Comments like, “If you really loved me, we would do this,” or pressure to perform sexual acts by making the other person feel “abnormal” if they don’t, need to be outlined for young people, many of whom will find themselves in those exact situations. It needs to teach them that putting this kind of pressure and manipulation on others is cruel, disrespectful, and dangerous.

It’s not perfect yet …

We all know there are a million things we could do to make Australia’s sex education more comprehensive and inclusive. In Western Australia, schools are able to choose whether or not to teach sex ed., and what aspects of it get through to children. This is purely irresponsible. While learning about calculus, Moby Dick and social sciences are compulsory (and valuable in their own respects), learning about sex and their own bodies should be compulsory for children too; not to mention that sex ed. is more relevant to young people’s much more immediate futures (than say, what they decide to study at university).

Even though STI prevention and contraception are some of the only messages that the sports teacher tasked with health class will ever try to get through to you, it doesn’t seem to be helping young people. Around 75 per cent of all people with STIs in Australia are between 15–29 years old. In a 2008 study, 78 per cent of students said they’d engaged in some kind of sexual activity (op cit.).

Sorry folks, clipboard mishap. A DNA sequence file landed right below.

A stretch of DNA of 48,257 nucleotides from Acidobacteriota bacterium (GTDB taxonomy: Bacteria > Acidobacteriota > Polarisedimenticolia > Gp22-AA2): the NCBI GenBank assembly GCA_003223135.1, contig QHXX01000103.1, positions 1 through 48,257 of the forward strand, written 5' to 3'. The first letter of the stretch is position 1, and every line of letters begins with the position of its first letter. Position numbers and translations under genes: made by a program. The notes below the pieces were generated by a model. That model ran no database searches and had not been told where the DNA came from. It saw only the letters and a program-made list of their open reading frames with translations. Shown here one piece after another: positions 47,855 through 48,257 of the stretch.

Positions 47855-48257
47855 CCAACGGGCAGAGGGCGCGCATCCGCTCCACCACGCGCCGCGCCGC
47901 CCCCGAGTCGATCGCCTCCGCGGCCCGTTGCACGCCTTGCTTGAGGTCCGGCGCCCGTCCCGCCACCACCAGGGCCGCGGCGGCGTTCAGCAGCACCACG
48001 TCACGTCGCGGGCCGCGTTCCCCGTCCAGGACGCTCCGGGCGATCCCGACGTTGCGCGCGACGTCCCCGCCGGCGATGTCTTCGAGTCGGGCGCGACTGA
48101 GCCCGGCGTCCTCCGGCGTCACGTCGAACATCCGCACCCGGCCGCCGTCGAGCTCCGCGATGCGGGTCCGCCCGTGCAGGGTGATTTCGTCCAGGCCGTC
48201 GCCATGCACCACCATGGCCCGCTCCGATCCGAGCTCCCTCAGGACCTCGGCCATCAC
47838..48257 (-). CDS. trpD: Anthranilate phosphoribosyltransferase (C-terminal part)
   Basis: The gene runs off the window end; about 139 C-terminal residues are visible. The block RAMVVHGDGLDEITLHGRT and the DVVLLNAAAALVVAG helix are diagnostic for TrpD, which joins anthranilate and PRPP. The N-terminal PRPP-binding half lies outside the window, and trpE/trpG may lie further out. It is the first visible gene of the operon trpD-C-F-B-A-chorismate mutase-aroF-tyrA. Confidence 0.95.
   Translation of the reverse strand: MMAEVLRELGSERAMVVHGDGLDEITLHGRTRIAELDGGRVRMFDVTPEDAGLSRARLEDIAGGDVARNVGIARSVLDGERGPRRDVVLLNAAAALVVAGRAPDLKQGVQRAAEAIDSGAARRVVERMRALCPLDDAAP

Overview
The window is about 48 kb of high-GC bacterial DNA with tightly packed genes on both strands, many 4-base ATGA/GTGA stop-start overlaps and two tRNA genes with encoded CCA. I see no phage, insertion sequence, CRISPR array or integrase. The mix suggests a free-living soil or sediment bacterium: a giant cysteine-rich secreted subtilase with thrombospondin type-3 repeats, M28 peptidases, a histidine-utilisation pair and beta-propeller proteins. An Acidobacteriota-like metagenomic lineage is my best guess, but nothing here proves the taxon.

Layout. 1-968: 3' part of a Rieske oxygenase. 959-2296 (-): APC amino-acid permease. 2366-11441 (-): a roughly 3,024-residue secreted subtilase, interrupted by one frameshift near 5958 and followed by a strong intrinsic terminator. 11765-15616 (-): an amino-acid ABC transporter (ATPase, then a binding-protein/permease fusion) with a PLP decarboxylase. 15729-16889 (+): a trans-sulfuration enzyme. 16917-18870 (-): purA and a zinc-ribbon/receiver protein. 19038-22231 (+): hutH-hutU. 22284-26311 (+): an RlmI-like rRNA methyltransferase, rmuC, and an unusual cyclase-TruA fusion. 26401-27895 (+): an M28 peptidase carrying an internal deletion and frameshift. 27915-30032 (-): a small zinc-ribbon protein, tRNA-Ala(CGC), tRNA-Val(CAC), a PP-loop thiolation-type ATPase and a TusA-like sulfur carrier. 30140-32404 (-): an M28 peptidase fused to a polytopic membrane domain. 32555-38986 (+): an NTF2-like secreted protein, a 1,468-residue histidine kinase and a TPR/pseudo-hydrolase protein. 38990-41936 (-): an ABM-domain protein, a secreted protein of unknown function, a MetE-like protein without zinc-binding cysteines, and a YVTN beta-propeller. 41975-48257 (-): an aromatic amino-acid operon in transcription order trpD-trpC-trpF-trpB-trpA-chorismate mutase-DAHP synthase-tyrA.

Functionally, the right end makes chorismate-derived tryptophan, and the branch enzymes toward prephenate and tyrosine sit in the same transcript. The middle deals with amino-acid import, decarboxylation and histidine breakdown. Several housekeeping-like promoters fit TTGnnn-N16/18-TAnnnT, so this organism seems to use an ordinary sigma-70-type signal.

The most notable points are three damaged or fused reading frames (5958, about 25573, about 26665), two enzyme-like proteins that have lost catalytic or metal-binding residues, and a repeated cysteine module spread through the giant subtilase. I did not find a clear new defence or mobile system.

This shouldn’t come as a surprise, but “many teachers do not have adequate resources, training or support to provide students with the breadth of information they need to care for their sexual health,” writes James May for HIV Australia.

Sex education is inconsistent across all states in Australia. A 2010 La Trobe study also found that more than 50% of sex ed. courses focus strongly on the negative outcomes of sexual behavior, rather than the positives.

Also, sex ed. is currently binary, heteronormative and cis-normative. Rarely are contraception options for same-gender couples discussed, including things like dental dams (which can be used by anybody with a vulva), and drugs like PrEP (Pre-Exposure Prophylaxis) which can make contracting HIV nearly impossible with daily consumption.

Safe schools and its goals to include diverse understandings of sex, sexuality and gender could help create a more inclusive environment for the young LGBTIQ+ people who predominantly face homophobia and transphobia at school. Including education on asexuality and aromanticism could help young people who identify with these labels feel less pressured to “fit in” with the rest of their peers, and understand that their sexualities and orientations are normal and okay.

Young people already have access to pornography, thanks to the internet, and are increasingly turning to it for information about sex. Known for its phenomenally inaccurate representations of human bodies and sexuality, the porn industry is rife with bigotry. The industry has a widespread problem with normalising sexual aggression, predominantly directed at women, in almost all of its best-selling videos. Porn also has a huge issue with racism, by fetishising interracial sex, implying that this kind of sex is “wrong”, “forbidden” and taboo.

If this is the only information teenagers see when trying to learn about their bodies, there’s no way that they’ll be getting the full picture. Add an abstinence-first, sex-shaming education into the mix and you’ll end up with guilt-riddled and misguided kids. Kids who deserve to know more about who they are, understand what’s happening to their bodies, be ready for relationships and know how to stay safe with the people they trust.

And now, enjoy Millie Bobby Brown on behalf of UNICEF:

If you want to do a little of your own education, we recommend checking out services like the Sexual Health Quarters (SHQ). You can also learn more about sex ed. in WA by checking out this La Trobe study (2010).